The 22-year-old Elliott has three days to appeal the ruling. While he made no direct reference to an appeal in his statement did, his legal team did in a separate statement.
"The NFL's findings are replete with factual inaccuracies and erroneous conclusions and it 'cherry picks' so-called evidence to support its conclusion while ignoring other critical evidence," attorneys Frank Salzano and Scott Rosenblum said in a joint statement.
The attorneys said "a slew of additional credible and controverting evidence will come to light" through the appeal.
If Goodell's ruling stands, Elliott will go on the suspended list the first week of the regular season and be eligible to return to the active roster Oct. 23. His first possible game would be Week 8 at Washington.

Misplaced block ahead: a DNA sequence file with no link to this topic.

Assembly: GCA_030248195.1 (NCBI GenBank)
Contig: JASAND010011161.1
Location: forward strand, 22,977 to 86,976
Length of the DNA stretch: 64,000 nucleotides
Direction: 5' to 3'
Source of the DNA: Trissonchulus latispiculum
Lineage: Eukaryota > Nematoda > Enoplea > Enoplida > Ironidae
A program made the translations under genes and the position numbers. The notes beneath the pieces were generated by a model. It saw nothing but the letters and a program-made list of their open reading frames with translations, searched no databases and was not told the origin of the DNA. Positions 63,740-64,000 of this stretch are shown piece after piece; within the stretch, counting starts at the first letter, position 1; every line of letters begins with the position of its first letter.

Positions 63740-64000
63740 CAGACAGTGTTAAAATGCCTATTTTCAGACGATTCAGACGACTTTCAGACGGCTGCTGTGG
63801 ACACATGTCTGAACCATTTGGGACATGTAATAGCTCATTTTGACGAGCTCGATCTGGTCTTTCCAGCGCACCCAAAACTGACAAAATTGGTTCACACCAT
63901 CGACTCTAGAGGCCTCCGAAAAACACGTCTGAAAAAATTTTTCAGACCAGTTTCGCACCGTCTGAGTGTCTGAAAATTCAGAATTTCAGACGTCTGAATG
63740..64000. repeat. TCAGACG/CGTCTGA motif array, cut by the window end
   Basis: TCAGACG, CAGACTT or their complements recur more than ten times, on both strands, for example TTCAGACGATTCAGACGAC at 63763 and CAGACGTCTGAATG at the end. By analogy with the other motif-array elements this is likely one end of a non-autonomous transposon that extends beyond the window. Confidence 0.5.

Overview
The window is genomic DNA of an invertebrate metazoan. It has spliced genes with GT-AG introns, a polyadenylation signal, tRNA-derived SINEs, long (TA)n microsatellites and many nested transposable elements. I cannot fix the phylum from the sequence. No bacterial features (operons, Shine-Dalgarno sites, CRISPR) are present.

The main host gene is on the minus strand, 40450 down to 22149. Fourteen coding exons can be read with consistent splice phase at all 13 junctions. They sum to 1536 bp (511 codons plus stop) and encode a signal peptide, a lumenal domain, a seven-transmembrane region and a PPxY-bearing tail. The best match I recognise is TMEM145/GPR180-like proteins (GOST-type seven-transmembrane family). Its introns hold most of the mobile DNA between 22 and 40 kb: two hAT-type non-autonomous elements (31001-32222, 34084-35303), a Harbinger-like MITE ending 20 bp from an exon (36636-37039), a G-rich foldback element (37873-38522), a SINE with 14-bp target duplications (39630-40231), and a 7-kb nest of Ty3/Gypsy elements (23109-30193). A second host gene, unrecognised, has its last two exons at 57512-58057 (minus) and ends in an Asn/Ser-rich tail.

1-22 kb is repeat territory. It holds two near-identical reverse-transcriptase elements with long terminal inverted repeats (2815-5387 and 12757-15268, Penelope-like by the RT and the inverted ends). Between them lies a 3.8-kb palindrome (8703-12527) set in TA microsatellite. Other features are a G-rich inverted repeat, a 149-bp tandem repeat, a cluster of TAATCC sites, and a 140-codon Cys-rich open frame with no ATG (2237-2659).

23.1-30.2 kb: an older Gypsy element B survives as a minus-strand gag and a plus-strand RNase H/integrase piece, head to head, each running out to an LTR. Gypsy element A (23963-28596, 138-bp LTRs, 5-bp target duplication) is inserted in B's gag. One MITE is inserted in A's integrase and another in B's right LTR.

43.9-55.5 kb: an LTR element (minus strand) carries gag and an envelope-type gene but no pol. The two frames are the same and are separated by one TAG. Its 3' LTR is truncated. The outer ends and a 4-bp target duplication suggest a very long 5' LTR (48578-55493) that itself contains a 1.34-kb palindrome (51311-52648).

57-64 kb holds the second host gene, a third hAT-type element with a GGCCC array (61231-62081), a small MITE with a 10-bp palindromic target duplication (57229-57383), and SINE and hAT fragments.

The ruling requires Elliott to get an evaluation to determine whether he needs counseling or treatment, and to show proof that he is following up on any recommendations.
"I admit that I am far from perfect, but I plan to continue to work very hard, on and off the field, to mature and earn the great opportunity that I have been given," Elliott said in his statement.
Last September, the office of Columbus City Attorney Richard Pfeiffer cited conflicting and inconsistent information in the evidence in deciding against criminal charges. Pfeiffer's office declined comment Friday.
Peter Harvey, one of the advisers to Goodell, said the NFL had access to forensic electronic evidence that prosecutors didn't have, including proof that photographs were taken by Thompson the same day she alleged that she was injured by Elliott.